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Health Literacy, eHealth, and Communication: Putting the Consumer First - Workshop Summary
socioeconomic groups, and people with lower educational and reading levels. These populations also tend to have limited access to computer technology (Eng et al., 1998).
Furthermore, even if it were possible to ensure equal access to technology, some user groups find it extremely difficult to take advantage of such technology. The average U.S. adult reads on just an eighth-grade level, for example, while most websites are designed for people whose reading level is much higher (Berland et al., 2001). In particular it is the elderly and those with limited literacy and number skills who are most likely to have low health literacy and thus be least able to take advantage of new health technologies.
The Institute of Medicine Roundtable on Health Literacy serves to educate the public, press, and policy makers regarding issues of health literacy. Given the importance of health literacy issues in eHealth, the Roundtable decided to hold a workshop to explore and discuss strategies for improving the ways in which information and communication technologies address the needs of those with low health literacy and language barriers. A planning group designed a workshop to answer the following questions:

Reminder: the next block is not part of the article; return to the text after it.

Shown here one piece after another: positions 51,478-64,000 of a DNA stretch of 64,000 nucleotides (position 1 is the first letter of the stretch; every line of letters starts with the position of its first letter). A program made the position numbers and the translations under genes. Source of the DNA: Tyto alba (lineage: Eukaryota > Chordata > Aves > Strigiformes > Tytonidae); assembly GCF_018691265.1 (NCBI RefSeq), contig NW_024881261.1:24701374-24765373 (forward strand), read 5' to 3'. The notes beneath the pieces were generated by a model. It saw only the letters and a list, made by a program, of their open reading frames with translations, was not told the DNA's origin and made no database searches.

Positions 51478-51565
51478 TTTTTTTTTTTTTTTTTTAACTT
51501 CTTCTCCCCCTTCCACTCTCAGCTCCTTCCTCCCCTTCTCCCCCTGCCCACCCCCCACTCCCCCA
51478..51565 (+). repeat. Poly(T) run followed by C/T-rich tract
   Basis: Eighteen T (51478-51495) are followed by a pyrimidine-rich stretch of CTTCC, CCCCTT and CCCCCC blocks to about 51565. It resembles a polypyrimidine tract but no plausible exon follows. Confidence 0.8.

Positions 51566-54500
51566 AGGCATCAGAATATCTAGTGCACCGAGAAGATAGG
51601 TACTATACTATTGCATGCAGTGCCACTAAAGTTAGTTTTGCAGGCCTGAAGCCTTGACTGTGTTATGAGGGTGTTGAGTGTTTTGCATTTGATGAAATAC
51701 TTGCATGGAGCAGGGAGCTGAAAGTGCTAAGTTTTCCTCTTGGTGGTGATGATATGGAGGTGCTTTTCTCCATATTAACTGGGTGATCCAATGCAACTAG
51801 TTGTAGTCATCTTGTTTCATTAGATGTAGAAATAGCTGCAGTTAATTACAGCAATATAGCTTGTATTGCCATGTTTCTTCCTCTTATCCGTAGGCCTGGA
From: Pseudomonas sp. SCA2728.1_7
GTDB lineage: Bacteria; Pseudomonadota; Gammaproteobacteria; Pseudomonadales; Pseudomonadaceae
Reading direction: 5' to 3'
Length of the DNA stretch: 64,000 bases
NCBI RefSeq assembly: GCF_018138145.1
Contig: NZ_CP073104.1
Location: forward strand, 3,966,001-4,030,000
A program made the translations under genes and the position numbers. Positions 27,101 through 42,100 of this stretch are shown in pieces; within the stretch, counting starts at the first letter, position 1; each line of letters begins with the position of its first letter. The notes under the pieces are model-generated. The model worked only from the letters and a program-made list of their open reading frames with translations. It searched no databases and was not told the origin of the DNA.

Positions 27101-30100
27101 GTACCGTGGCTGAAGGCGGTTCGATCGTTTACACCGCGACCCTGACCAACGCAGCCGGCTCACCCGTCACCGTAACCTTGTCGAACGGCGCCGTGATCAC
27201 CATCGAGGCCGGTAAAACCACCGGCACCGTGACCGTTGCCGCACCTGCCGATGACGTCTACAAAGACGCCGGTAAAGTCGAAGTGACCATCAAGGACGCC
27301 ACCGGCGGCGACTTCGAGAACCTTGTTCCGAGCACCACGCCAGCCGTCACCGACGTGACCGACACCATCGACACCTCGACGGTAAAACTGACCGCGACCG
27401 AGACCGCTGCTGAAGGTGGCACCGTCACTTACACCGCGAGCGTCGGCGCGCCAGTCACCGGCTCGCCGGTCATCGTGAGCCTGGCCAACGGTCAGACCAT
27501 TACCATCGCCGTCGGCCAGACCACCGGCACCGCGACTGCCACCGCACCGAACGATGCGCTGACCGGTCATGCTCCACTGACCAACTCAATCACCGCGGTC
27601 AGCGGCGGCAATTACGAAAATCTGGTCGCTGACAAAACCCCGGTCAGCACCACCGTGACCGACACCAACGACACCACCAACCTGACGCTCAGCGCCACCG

What is the current status of communications technology, particularly electronic records systems?
What are the challenges of communication technology used for populations with low health literacy?
What are the strategies for increasing the benefit of these technologies for populations with low health literacy?
The workshop was moderated by George Isham. As the presentations in this workshop demonstrate, tremendous resources are being directed toward the development of health information technologies. While the vast majority of these resources are being devoted to systems that focus on physicians and health institutions, some notable efforts, such as those presented in this workshop, have been made to extend the use of these new technologies to patients. The first panel provided an overview of the issues, including a broad examination of eHealth, skills essential for eHealth, and a discussion of communication inequalities. The next two panels used specific examples to explore the challenges and outcomes of different strategies for addressing health literacy issues in eHealth. The final panel discussed the use of emerging tools in developing eHealth systems. The following workshop summary is organized according to the panel presentations.